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Vehicle safety tech – Your second set of “eyes”

Jessie Jacobson / CC BY-SA 2.0

BOISE, Idaho (KIFI) – Advanced driver assistance systems (ADAS) use a combination of cameras, LIDAR and RADAR to “see” the road and perform driving tasks such as Lane Keeping Assistance, Adaptive Cruise Control and Automatic Emergency Braking under certain conditions. As drivers gain familiarity with these systems, they become more comfortable with the technology over time – in some cases, perhaps too comfortable.

In a new study by the AAA Foundation for Traffic Safety, 30 drivers who had never operated an ADAS-equipped vehicle used one for 6-8 weeks on highways and were assessed before, during, and after on their behavior and attitudes surrounding the technology.

“The AAA Foundation findings from this research are a cautiously positive sign for the future of vehicle automation,” AAA Foundation president and executive director Dr. David Yang said. “As drivers become more comfortable with the technology, they will be more likely to use it, which could lead to safer and more efficient transportation. But they must use it properly and understand the system’s limitations.”

Over the course of the study, as drivers became more familiar with advanced safety features, they were more likely to multitask while the vehicle was in partial control, with an increase in the frequency of system warnings reminding them to pay attention.

“Because the current level of ADAS is designed to assist human drivers rather than replace them, there’s a happy medium where the driver is relaxed, but still vigilant and ready to take over,” AAA Idaho public affairs director Matthew Conde said. “Our research will help vehicle manufacturers better understand driver behavior as they strive to harness the full potential of this technology.”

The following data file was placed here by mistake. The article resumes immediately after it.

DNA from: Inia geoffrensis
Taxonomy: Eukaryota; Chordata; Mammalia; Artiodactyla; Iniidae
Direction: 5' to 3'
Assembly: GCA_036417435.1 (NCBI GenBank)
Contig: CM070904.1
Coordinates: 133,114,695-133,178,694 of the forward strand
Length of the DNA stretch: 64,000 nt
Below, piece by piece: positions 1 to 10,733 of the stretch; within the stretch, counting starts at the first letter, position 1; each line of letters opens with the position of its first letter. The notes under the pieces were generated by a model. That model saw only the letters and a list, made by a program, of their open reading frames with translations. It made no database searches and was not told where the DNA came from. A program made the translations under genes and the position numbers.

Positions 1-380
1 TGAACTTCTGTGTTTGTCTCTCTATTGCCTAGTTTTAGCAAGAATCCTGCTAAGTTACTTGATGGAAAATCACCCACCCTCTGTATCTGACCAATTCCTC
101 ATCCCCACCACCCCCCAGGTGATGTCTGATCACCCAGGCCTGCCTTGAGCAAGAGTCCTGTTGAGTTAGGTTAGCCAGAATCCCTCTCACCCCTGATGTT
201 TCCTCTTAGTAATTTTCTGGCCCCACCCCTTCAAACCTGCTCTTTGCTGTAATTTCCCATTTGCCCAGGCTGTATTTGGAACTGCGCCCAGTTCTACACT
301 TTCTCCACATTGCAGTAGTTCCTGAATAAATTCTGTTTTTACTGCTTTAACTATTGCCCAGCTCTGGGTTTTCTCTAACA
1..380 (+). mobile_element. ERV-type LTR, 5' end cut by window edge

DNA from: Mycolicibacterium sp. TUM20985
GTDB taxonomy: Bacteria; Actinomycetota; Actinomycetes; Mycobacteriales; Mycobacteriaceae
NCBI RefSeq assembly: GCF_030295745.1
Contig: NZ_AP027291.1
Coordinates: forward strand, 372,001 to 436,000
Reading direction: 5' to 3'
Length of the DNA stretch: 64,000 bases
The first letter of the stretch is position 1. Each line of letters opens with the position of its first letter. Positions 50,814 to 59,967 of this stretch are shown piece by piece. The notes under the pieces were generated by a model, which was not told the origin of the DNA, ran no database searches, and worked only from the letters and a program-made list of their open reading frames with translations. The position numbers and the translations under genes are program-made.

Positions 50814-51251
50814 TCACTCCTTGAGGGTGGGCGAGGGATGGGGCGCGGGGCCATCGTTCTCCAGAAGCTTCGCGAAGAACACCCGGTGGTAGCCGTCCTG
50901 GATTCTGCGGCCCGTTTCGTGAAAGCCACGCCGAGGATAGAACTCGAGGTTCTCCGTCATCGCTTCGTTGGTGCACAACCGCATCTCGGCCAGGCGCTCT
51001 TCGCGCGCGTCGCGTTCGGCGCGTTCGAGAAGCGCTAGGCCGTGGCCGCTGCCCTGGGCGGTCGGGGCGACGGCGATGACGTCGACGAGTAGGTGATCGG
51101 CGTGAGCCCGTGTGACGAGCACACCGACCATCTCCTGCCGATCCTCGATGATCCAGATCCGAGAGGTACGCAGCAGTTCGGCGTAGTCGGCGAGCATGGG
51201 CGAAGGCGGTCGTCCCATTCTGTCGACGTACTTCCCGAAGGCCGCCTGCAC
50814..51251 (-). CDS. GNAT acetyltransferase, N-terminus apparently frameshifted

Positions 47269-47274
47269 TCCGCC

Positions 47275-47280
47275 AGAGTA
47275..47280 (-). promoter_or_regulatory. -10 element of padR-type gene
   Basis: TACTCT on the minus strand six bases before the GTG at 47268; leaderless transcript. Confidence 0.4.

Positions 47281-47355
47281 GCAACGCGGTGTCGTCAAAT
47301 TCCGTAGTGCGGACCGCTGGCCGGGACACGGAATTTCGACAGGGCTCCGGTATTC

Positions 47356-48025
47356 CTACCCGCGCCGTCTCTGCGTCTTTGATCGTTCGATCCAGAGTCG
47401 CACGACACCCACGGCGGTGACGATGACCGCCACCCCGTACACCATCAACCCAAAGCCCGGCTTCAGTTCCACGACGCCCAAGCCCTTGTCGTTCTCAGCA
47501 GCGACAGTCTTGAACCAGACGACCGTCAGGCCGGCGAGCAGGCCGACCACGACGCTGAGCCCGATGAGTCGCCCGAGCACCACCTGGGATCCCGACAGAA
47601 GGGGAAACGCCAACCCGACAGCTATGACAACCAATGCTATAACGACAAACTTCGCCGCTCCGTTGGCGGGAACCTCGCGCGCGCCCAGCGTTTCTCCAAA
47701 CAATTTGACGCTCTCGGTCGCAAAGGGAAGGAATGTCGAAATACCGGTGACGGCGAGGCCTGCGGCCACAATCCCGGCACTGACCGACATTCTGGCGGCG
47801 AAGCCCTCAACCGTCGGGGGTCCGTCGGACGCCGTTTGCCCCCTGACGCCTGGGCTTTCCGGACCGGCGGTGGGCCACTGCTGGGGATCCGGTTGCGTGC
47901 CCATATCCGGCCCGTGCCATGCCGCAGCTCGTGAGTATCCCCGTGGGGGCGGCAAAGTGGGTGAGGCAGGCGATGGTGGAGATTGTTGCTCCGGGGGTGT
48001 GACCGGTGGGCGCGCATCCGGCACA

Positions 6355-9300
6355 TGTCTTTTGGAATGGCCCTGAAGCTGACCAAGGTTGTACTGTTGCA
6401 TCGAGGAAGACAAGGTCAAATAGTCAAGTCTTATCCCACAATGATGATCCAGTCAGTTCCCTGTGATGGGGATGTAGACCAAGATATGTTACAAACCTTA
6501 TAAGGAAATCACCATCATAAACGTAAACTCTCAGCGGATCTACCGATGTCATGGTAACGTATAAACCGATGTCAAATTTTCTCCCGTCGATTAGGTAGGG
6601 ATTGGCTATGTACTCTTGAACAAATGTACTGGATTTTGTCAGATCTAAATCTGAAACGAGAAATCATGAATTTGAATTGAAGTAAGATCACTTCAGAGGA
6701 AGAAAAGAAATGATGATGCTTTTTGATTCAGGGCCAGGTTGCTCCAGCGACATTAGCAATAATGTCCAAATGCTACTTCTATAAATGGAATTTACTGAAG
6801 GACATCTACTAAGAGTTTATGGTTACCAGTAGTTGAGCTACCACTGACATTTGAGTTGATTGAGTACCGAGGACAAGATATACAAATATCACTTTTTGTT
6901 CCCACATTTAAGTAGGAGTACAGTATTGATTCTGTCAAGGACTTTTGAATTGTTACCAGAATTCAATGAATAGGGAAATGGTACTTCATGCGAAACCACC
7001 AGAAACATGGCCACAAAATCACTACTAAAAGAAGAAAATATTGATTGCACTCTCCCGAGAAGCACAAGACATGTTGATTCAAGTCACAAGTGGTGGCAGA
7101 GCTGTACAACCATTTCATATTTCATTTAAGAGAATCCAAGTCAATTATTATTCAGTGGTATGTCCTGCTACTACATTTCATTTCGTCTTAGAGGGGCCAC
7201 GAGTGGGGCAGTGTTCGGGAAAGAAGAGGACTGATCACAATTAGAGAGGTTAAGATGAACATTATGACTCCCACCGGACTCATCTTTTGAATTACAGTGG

Initially, study participants were much more attentive while driving an ADAS-equipped vehicle, perhaps because they were uncertain how the technology would perform in certain situations. In later surveys, they reported lower stress levels and greater enjoyment while using it. The vehicles were equipped with Level 2, or Partial, Automation.

Drivers in the study were also more likely to disengage the technology during times of heavy traffic or bad weather.

AAA’s groundbreaking study consisted of experimental research to train the drivers how to use ADAS on a closed course, a 6-8 week driving experience with data recorders and cameras tracking driver activity, and surveys to gauge perceptions and attitudes about the technology. The result is one of the most comprehensive ADAS studies to incorporate real-world scenarios.

A AAA Foundation report released in August estimates that current ADAS technologies could prevent as many as 37 million crashes, 14 million injuries, and 250,000 deaths on U.S. roads over the next 30 years. However, because an estimated 850,000 lives could still be lost over that time period, AAA urges vehicle manufacturers to continue innovating and enhancing safety features.

AAA’s research reinforces the importance of the Safe System Approach, which notes while humans make mistakes, death and serious injuries on the roads are unacceptable. When used in cooperation with safe road users and well-designed infrastructure, advanced driver assistance systems have the potential to dramatically enhance the safe transport of people and products.

“Until we can rely on fully autonomous vehicles – which may not available for years to come – there’s no substitute for an engaged driver,” Conde said. “No matter how many bells and whistles your vehicle may currently have, there will be times when the technology will defer to your judgment. For your own safety and that of other road users, please keep your focus on good driving habits.”

Article Topic Follows: Idaho

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